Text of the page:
Renowned architectural photographer Tom Blachford will showcase Nihon Noir, his work of post-modern Japanese architecture, at the CCP Photo Fair in Melbourne.
Nihon simply means ‘Japan’ and together with ‘Noir’ creates a play on the Neon Noir genre of film that inspired the aesthetic of the series, particularly the seminal classic Blade Runner and the later work of Nicholas Winding-Refn (Drive, Only God Forgives).
“Nihon Noir arose from my fascination with Tokyo and my desire to translate the feeling that struck me on my first visit, that somehow you have been transported to a parallel future where everything is more alien than familiar,” says Blachford.
As a starting point the series follows the work of Kenzo Tange, Japan’s Pritzker Prize winning architect and his Disciples of the Metabolist movement of postwar modernist architecture,” says Blachford.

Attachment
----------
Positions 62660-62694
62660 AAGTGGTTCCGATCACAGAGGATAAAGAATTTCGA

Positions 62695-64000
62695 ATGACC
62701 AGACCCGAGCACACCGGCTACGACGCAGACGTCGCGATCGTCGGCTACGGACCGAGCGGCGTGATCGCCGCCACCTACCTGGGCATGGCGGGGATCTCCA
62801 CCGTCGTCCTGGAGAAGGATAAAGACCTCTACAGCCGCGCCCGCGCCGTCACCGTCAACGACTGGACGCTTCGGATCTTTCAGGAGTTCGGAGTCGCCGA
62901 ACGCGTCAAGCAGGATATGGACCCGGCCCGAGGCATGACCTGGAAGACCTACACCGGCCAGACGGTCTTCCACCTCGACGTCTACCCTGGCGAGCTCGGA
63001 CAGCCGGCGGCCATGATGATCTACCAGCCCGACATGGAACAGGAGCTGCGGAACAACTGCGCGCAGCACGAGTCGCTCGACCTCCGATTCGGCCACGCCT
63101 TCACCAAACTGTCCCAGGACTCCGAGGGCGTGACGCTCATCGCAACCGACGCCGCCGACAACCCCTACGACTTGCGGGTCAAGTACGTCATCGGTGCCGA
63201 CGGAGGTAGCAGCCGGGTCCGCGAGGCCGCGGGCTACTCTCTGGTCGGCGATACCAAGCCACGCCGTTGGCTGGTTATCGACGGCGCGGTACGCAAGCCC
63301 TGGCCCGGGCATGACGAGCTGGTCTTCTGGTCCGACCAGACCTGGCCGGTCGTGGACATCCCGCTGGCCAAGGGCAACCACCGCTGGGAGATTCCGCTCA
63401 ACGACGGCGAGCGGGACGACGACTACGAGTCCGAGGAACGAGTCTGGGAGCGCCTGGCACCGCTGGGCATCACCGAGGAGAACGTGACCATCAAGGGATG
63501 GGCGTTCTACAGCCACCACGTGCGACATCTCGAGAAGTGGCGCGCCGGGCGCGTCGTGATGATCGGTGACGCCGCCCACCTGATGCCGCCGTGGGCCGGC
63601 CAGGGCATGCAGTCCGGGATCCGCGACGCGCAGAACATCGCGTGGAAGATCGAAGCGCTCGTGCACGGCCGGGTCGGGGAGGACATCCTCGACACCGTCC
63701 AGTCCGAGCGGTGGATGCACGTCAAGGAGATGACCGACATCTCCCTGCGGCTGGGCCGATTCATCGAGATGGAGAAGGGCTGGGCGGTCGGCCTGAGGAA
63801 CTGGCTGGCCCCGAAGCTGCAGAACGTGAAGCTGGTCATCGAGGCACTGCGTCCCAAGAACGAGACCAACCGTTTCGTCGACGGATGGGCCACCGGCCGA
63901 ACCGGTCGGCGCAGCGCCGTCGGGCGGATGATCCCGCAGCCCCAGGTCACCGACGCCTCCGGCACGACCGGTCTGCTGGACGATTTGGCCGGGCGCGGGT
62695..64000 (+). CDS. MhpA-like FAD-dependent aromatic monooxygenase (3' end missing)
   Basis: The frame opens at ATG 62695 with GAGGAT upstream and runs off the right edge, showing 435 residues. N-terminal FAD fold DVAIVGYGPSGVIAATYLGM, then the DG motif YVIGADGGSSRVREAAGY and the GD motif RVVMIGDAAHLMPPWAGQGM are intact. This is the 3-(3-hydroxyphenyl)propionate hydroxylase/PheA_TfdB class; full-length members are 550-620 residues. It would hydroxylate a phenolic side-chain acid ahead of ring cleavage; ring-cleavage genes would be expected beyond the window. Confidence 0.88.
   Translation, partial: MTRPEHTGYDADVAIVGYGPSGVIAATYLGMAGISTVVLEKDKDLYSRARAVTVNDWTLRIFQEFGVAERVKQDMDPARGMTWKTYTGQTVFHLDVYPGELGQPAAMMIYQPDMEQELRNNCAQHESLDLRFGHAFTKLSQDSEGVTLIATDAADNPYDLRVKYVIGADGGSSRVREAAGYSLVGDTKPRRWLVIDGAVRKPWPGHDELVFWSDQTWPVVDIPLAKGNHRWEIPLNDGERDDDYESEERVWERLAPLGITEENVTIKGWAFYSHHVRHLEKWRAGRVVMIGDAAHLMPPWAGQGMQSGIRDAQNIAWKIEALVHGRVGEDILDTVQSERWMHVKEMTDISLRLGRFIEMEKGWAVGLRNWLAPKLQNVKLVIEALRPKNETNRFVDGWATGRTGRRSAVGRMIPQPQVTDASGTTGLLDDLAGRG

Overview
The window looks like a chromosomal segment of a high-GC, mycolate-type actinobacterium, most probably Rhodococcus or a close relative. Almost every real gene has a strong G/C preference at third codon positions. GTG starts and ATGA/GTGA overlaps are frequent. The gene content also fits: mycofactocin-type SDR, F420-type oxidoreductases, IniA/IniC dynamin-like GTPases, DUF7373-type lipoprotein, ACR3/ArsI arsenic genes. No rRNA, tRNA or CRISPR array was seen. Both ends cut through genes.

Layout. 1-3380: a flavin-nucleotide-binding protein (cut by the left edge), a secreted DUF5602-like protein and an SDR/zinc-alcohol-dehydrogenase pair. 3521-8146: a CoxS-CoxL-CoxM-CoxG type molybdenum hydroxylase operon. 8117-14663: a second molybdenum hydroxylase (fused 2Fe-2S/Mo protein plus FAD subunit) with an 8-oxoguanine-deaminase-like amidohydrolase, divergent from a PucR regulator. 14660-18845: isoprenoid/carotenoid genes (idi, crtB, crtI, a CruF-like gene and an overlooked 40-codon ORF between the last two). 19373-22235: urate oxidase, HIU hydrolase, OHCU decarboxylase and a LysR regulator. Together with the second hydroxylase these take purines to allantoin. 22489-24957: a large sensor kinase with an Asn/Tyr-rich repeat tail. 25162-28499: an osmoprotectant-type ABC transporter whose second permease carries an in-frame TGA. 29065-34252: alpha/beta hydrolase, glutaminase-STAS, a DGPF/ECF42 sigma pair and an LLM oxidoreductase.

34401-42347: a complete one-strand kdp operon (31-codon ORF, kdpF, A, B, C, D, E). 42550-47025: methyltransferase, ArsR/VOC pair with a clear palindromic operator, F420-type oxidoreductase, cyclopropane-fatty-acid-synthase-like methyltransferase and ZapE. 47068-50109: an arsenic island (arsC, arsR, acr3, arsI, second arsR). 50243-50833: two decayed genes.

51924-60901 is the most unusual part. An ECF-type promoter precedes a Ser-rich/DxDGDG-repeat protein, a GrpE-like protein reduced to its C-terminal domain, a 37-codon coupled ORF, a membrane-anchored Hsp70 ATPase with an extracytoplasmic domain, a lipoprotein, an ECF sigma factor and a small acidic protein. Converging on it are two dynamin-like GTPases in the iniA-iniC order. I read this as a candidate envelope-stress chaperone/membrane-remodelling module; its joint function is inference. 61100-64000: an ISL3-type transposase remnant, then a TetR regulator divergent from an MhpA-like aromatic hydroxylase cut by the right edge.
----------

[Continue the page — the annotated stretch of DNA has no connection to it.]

“I selected a core list of buildings that embodied the Metabolist philosophy which attempted to combine the creation of brutalist megastructures with the principles of organic growth. Beyond the core interest of the metabolist movement I also tracked buildings created during the post-modern era of the 1990s as well as tighter street vistas that spoke to me and embodied the cyberpunk feeling of Tokyo.”
Shooting by night and devoid of people, the images are intended to ask more questions than they answer.
Each building required hours of exploration to find the perfect vantage point whether it be from a rooftop, stairwell or road workers crane lift.
Though these buildings are from the past (most from 1970-1999) they appear as if they have appeared from the distant future.
“My intention is for the viewer to ask not ‘where’ they were taken but ‘when,’” he adds.
The CCP Photo Fair will be held at the Centre for Contemporary Photography, Fitzroy, on 15-18 August.